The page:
Someone quite high up in the old BTCA once told me that he doesn't know of one individual coach that has ever been helped by the LTA to produce a tennis programme and I am now starting to believe it maybe, If this is true what is £60 million spent on a year.

    Please have your enquiry don't sweep this one under the carpet and ask coaches what the LTA are doing in schools and grass roots, ask them about the ridiculous amount of paperwork they are asked to supply just so they can justify there own existance, ask them all what the LTA has done for them and find the coaches to ask who aren't directly employed by the LTA and you might just find another bit of british greed and wastefulness but this time in Tennis.

  • Comment number 38.

    I have 2 juniors who play county tennis, one 8 the other 12. Tennis takes a lot of money to reach the top - you need 10,000 hours of expensive coaching as a junior. Believe me there is almost no one without the money to fund the first few years who makes it to the top in tennis anywhere in the world - this issue is not unique to the UK. Tennis is also time consuming for training (say 10 - 12 hours a week in primary school) and the pull of football (and cheapness of football) takes many potential tennis players out of the sport. I don't think that's going to change much either.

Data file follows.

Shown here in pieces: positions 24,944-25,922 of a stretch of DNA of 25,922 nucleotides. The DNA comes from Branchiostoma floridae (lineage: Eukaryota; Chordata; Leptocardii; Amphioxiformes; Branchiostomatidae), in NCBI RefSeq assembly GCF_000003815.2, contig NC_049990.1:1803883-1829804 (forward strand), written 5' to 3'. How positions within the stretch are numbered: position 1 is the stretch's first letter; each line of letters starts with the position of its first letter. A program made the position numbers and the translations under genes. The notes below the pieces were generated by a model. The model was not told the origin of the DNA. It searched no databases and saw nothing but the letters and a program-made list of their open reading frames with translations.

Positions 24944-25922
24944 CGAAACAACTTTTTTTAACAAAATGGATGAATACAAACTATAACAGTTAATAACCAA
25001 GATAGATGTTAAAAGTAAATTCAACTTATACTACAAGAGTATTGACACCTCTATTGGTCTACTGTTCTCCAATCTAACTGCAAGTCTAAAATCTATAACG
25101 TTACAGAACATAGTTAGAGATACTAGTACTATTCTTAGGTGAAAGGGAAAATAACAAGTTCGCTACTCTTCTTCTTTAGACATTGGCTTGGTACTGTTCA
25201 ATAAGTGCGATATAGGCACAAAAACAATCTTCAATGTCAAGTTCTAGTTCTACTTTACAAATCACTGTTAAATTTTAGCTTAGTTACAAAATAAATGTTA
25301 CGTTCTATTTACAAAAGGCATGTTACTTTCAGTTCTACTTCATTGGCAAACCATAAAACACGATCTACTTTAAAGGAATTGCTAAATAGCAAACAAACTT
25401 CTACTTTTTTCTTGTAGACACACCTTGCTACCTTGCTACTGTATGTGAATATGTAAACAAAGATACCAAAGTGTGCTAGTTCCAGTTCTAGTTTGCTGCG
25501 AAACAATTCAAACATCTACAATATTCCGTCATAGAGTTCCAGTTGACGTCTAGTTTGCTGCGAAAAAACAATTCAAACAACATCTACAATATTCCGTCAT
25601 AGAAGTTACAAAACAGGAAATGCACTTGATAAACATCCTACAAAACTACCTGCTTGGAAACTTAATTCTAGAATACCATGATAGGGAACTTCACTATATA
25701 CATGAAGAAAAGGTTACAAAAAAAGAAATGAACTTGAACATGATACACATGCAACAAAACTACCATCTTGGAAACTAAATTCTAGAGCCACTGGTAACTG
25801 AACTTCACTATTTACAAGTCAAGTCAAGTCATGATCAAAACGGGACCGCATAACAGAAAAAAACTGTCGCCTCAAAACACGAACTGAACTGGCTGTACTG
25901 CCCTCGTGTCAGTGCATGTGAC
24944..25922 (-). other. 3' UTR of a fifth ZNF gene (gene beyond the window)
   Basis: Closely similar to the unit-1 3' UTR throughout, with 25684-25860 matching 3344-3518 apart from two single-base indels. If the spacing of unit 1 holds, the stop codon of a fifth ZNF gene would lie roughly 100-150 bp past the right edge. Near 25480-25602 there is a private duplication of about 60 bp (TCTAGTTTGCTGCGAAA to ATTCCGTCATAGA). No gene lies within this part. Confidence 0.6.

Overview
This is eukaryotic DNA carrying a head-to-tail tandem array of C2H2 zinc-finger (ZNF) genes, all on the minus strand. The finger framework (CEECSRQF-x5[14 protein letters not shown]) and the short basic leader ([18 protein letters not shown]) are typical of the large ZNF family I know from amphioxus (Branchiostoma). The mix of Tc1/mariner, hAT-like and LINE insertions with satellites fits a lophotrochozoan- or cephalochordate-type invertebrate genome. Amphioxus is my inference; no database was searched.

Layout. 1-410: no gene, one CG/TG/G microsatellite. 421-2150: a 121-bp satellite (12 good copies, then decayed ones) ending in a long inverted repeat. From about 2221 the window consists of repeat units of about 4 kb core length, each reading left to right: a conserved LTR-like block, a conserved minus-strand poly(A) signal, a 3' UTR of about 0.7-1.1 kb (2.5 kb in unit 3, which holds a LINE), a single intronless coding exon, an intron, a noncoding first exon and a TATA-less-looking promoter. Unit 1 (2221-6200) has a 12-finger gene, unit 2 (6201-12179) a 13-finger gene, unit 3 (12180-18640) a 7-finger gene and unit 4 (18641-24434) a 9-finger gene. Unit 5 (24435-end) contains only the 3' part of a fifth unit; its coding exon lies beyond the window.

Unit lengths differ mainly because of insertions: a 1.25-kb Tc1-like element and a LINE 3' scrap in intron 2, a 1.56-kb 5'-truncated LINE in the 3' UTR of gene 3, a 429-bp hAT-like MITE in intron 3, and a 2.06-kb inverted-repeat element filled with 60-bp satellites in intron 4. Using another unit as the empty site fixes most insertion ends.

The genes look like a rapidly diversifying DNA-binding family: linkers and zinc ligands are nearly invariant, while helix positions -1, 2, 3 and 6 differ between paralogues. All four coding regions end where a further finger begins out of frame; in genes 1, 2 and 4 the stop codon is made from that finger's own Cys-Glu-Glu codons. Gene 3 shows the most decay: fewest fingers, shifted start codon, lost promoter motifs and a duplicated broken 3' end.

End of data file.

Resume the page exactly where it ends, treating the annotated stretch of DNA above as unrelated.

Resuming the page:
In infrastructure, the key issue is that the UK has nowhere near enough cheap indoor courts. In my area the councils regularly refuse planning permission for them. My town of 120,000 has NO indoor courts, not even expensive private clubs. My kids play in rain and wear gloves in winter when it is close to freezing. That kind of thing puts a few kids off too. You can go to most towns in Belgium with 15,000 inhabitants and find a complex of ten or more public indoor courts.